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Rosie’s return to form

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Has Eddie Rosario found his form in the outfield in 2020?

AP/Bruce Kluckhohn

Pound for pound, there aren’t many more entertaining players in Major League Baseball than Eddie Rosario. His hyper-aggressive approach is incredibly evident in both his batting and his fielding. Rosario will not only swing at pitches that are at the same level as the “TC” on his batting helmet, he occasionally will do significant damage on those pitches. In the field, Rosario has not seen a runner he doesn’t think he can throw out. Cutoff men be damned, Rosario has gunned down quite a few baserunners trying to stretch their luck.

Rosario’s defense greatly came into question heading into 2020, as according to Statcast’s Outs Above Average statistic, Rosario ranked dead last among qualified left fielders in 2019, at -18 outs below average. Much of his defensive struggle was attributed to a lingering ankle injury, which was evident by the fact that his sprint speed fell a full foot-per-second from 2018 (28.1 ft/sec) to 2019 (27.1 ft/sec). In 2020, some measures seem more bullish about Rosario’s defensive exploits than others, and it remains to be seen if Rosario will elevate himself to be an above-average outfielder on defense. Let’s compare his 2019 metrics to 2020 below.

Statcast Sprint Speed

  • 2019: 27.1 ft/sec
  • 2020: 26.5 ft/sec

Statcast Outs Above Average

  • 2019: -18
  • 2020 (extrapolated to 162 games): -5.4

Statcast Success Rate Added

  • 2019: -7%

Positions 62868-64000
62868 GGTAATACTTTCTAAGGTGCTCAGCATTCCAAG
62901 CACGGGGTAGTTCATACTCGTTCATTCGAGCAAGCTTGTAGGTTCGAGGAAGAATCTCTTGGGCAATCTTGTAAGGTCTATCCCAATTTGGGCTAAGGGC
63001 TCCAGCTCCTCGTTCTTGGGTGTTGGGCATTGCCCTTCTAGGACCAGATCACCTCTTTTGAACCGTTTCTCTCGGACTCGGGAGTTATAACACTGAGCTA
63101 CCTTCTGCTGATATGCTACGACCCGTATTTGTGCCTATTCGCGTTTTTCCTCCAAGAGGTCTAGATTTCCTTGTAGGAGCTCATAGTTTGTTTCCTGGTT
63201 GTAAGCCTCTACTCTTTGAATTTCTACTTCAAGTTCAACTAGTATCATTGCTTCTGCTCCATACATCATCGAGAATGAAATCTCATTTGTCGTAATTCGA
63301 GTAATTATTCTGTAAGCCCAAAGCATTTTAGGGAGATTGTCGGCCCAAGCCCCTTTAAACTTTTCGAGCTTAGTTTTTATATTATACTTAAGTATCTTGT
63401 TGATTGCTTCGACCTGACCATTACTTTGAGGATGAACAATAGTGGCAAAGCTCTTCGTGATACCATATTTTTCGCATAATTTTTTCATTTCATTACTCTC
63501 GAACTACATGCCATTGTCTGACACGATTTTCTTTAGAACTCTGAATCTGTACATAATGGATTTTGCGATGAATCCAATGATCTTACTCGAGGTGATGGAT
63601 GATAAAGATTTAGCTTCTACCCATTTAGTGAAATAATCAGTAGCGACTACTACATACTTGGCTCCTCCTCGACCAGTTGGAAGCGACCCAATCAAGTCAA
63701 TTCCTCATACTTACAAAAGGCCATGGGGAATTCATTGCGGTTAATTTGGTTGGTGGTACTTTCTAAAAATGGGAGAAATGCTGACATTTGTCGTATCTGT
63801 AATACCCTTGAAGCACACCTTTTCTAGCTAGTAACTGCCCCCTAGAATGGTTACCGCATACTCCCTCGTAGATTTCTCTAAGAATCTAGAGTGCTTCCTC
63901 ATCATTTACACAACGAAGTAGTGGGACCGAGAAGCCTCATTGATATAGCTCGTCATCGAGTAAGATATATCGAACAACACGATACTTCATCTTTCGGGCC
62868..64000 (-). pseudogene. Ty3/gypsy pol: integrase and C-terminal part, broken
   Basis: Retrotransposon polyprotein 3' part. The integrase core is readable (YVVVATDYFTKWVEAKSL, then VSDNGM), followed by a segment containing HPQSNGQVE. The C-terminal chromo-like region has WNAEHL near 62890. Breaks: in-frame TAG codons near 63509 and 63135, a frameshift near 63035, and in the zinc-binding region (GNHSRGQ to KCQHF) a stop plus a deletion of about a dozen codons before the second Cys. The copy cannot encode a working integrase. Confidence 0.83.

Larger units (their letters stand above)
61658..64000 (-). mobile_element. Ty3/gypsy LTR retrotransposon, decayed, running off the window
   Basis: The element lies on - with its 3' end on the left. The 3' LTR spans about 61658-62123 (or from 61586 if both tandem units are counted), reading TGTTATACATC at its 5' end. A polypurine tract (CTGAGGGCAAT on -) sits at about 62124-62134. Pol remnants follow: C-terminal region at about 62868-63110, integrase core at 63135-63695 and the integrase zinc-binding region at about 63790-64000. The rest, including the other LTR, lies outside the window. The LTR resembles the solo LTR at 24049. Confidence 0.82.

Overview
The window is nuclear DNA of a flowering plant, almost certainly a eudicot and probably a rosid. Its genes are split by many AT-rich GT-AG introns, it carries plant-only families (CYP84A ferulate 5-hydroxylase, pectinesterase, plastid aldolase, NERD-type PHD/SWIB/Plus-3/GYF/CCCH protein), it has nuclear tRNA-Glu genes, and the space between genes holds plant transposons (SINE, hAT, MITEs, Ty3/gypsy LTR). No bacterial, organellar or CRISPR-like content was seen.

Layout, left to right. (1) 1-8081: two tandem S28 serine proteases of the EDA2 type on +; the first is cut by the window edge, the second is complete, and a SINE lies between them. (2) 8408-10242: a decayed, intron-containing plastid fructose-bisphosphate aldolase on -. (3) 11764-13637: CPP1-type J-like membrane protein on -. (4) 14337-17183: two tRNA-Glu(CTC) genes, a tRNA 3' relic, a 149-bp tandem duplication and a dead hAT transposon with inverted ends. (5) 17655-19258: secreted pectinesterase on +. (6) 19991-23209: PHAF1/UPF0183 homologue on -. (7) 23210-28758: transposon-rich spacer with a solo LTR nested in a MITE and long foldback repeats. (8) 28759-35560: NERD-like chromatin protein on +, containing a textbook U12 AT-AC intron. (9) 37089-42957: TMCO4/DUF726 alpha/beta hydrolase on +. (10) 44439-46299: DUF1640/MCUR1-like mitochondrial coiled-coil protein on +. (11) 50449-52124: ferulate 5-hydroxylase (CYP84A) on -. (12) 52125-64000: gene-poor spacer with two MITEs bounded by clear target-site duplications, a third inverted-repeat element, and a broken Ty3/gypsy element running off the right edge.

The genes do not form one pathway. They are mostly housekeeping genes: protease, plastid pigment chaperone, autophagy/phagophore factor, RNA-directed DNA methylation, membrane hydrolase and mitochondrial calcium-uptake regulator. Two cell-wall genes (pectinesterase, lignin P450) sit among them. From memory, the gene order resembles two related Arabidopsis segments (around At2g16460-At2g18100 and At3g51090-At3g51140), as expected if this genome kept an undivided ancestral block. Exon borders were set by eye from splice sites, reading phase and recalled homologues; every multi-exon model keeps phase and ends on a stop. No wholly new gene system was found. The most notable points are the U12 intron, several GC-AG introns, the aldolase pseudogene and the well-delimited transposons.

• 2020: -2%

FanGraphs UZR/150 (Ultimate Zone Rating/150 games)

  • 2019: -7.5
  • 2020: -7.1

FanGraphs Defensive Runs Above Average

  • 2019: -11.7
  • 2020 (extrapolated to 162 games): -11.88

Baseball Reference Range Factor/9 innings

  • 2019: 1.67 (league average 1.84)
  • 2020: 1.88 (league average 1.85)

Baseball Reference Runs Saved Above Average/1200 innings

  • 2019: -7 runs
  • 2020: +10 runs

Baseball Reference Defensive Wins Above Replacement (dWAR)

  • 2019: -1.1 dWAR
  • 2020 (extrapolated to 162 games): +0.54 dWAR

Obviously for comparison’s sake above, I had to use 162 games on the extrapolating instead of the 60 games that the Twins will actually play. Statcast and Baseball Reference seem to indicate that Rosario has inched closer to a league-average fielder instead of one at the bottom of most defensive rankings. FanGraphs seems to be less bullish on Rosario’s defense, as his numbers on their site seem similar to last year’s struggles. It is slightly alarming that Rosario’s top sprint speed has again declined, but that seems to be a common thing among people that age naturally. All in all, it seems as though Rosario, while he will likely not ever be an Alex Gordon-type in left field, has seemed to regain his form toward being closer to an asset versus a liability in left field.

NOTE: During the concoction of this writing, Rosario threw a missile to get Franmil Reyes out at second base by about 6 steps.